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Roopak Gangadharan
02-12-2015, 03:04 PM
The palakkad gap in the western ghats has in the past thrown up many questions related to the genetic variations in avian species north and south of the gap resulting in changes in classification and nomenclature... here is one on mammals.

Rgds
Roopak

http://www.thehindu.com/todays-paper/tp-national/tp-kerala/two-genetically-different-populations/article7926296.ece

The lion-tailed macaques ( Macaca silenus ) which are found only in forests from the central to the southernmost tip of the Western Ghats are not a single entity. A recent scientific study has shown that the 4,000 monkeys that survive now comprise two genetically different populations.

The most prominent break in the Western Ghats is the Palghat gap, which is about 40 km wide. South of the gap, the macaque habitats are highly fragmented, compared to the habitats in the contiguous forests in the north. The study shows that the lion-tailed macaques living north of the Palghat gap are genetically different from those living in the south.

The study says that although the lion-tailed macaque has a relatively wide range south of the gap, its area of occupancy is small and severely fragmented. Small populations in isolation, especially in fragmented landscapes, are known to lose genetic variability, suffer from inbreeding depression, and become genetically differentiated among themselves.

The finding is that those in the south have low mitochondrial DNA diversity compared to those in the north. “These populations can be considered as separate conservation units and should be treated separately in captive breeding programmes. Any reintroductions to the wild should be done after ascertaining the correct geographic origin of the individual.”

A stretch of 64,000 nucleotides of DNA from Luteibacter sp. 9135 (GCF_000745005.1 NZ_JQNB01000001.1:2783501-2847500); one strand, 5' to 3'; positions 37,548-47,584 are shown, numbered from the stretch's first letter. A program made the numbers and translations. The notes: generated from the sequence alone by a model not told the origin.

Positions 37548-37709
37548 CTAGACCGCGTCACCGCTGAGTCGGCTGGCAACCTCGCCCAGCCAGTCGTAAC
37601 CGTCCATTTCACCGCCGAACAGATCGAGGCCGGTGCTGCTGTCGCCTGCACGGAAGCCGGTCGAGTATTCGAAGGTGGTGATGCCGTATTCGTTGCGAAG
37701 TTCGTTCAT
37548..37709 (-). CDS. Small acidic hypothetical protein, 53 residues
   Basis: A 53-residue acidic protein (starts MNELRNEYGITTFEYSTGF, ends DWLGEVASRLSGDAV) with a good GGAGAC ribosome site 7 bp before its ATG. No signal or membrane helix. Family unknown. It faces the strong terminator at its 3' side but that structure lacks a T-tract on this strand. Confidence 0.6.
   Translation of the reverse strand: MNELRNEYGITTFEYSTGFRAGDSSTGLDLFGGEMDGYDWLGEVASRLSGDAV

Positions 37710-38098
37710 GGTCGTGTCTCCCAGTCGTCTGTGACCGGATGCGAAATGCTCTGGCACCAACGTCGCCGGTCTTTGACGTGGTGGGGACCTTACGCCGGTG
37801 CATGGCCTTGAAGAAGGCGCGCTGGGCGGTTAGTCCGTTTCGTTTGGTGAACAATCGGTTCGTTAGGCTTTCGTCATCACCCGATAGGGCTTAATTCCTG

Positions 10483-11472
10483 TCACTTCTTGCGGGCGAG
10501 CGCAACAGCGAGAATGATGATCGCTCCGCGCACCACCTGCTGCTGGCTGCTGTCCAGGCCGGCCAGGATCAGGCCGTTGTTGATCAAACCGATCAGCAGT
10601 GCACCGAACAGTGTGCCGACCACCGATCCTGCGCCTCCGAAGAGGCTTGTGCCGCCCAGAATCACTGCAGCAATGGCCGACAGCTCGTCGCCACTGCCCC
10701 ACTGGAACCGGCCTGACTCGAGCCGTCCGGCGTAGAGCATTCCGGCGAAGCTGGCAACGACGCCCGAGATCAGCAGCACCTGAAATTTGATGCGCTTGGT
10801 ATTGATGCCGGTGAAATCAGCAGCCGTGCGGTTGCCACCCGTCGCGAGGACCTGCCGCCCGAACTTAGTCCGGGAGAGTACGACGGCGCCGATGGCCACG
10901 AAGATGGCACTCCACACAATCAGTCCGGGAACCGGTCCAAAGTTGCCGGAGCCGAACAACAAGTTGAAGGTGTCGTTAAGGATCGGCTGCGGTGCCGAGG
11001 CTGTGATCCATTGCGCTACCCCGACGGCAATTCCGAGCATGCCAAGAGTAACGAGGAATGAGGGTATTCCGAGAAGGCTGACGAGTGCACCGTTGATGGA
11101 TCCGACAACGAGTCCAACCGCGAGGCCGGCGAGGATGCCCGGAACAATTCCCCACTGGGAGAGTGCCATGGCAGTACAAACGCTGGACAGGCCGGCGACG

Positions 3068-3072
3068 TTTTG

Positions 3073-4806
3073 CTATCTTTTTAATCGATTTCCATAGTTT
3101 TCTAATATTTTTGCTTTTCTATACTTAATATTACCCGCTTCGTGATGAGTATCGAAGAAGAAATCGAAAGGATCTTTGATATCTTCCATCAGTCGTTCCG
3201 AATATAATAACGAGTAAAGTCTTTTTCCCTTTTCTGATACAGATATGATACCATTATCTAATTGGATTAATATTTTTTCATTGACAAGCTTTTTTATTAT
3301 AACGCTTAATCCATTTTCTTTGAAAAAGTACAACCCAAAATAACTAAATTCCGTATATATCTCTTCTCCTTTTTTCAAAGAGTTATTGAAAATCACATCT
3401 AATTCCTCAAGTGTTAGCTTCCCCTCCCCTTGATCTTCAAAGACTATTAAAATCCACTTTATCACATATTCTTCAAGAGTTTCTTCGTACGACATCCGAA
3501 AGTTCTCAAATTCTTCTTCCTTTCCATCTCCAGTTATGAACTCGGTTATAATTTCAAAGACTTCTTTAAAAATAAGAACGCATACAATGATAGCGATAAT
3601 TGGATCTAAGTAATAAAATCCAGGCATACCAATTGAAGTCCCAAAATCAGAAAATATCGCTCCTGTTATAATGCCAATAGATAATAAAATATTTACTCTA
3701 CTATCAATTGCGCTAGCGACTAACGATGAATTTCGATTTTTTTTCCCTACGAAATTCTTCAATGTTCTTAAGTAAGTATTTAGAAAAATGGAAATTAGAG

The study recommends that some of these isolated fragments be connected by planting food trees that would establish canopy corridors between them to facilitate gene flow.

The study, ‘Prehistoric and recent vicariance events shape genetic structure and diversity in endangered lion-tailed macaque in the Western Ghats: Implications for conservation,’ published in Plos One , a peer-reviewed open access scientific journal, on November 11, was conducted by Muthuvarmadam S. Ram, Minal Marne, Ajay Gaur, Honnavalli N. Kumara, Mewa Singh, Ajith Kumar, and Govindhaswamy Umapathy.

It was jointly funded by the Department of Biotechnology under the Union Ministry of Science and Technology and the Central Zoo Authority of India.

The study was carried out in the forests of Aghanashini, Karkala, Kundapur, and Kudremukh in Karnataka, Muthanga, Vazhikkadavu, Silent Valley, Nelliampathy, Kodanad, Vazhachal, Kollam, and Amboori in Kerala, and Anamalai, Meghamalai, and Kalakkad in Tamil Nadu.

Sabyasachi Patra
03-12-2015, 12:12 PM
Good that finally a study to evaluate the genetic diversity has been done across various sub-populations. It is interesting to know that the researchers have estimated that the lion-tailed macaques have separated into two distinct populations some 2.11 million years ago across the palghat gap. If the plantations are forced to mandatorily maintain a contiguous forest area around their periphery which is contiguous with other plantations then the movement of lion-tailed macaques and other animals would be easy. The original study can be downloaded from here (http://www.plosone.org/article/fetchObject.action?uri=info:doi/10.1371/journal.pone.0142597&representation=PDF).

The situation in the Annamalai hills can be seen in the documentary that I had done a couple of years ago www.youtube.com/watch?v=arac6fnLQtE